Systems analysis of primary Sjögren's syndrome pathogenesis in salivary glands identifies shared pathways in human and a mouse model
- Equal contributors
1 School of Dentistry, Dental Research Institute, University of California at Los Angeles, 10833 Le Conte Avenue, 73-017 CHS, Los Angeles, CA 90095-1668, USA
2 Department of Oral and Maxillofacial Surgery, University Medical Center Groningen, University of Groningen, P.O. Box 30.001, Groningen, the Netherlands
3 School of Medicine, Stanford University, 300 Pasteur Drive, R241 MC 5324, Stanford, CA 94305, USA
4 School of Dentistry, University of Minnesota, 7536 Moos HST, 515 Delaware Street SE, Minneapolis, MN 55455, USA
5 Department of Pathology, Immunology and Laboratory Medicine, School of Medicine, University of Florida College of Medicine, JHMHSC D6-33D, 1600 SW Archer Road, Gainesville, FL 32610-0275, USA
Arthritis Research & Therapy 2012, 14:R238 doi:10.1186/ar4081Published: 1 November 2012
Primary Sjögren's syndrome (pSS) is a chronic autoimmune disease with complex etiopathogenesis. Despite extensive studies to understand the disease process utilizing human and mouse models, the intersection between these species remains elusive. To address this gap, we utilized a novel systems biology approach to identify disease-related gene modules and signaling pathways that overlap between humans and mice.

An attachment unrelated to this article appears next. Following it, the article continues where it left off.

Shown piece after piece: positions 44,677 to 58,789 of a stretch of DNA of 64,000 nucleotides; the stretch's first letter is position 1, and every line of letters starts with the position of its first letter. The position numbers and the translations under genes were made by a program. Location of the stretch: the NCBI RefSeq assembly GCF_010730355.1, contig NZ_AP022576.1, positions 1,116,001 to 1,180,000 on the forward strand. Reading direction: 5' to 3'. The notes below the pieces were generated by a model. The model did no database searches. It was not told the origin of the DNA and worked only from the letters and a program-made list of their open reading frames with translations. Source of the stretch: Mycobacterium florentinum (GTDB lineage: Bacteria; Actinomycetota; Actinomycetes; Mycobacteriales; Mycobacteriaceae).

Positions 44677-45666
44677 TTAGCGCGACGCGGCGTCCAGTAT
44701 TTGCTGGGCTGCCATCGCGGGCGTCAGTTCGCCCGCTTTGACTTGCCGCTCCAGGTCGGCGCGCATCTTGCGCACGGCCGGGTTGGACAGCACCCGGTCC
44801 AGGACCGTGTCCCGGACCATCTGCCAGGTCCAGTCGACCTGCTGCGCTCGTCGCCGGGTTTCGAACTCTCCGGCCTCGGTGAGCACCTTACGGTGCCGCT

Parotid gland tissues were harvested from 24 pSS and 16 non-pSS sicca patients and 25 controls. For mouse studies, salivary glands were harvested from C57BL/6.NOD-Aec1Aec2 mice at various times during development of pSS-like disease. RNA was analyzed with Affymetrix HG U133+2.0 arrays for human samples and with MOE430+2.0 arrays for mouse samples. The images were processed with Affymetrix software. Weighted-gene co-expression network analysis was used to identify disease-related and functional pathways.
Nineteen co-expression modules were identified in human parotid tissue, of which four were significantly upregulated and three were downregulated in pSS patients compared with non-pSS sicca patients and controls. Notably, one of the human disease-related modules was highly preserved in the mouse model, and was enriched with genes involved in immune and inflammatory responses. Further comparison between these two species led to the identification of genes associated with leukocyte recruitment and germinal center formation.
Our systems biology analysis of genome-wide expression data from salivary gland tissue of pSS patients and from a pSS mouse model identified common dysregulated biological pathways and molecular targets underlying critical molecular alterations in pSS pathogenesis.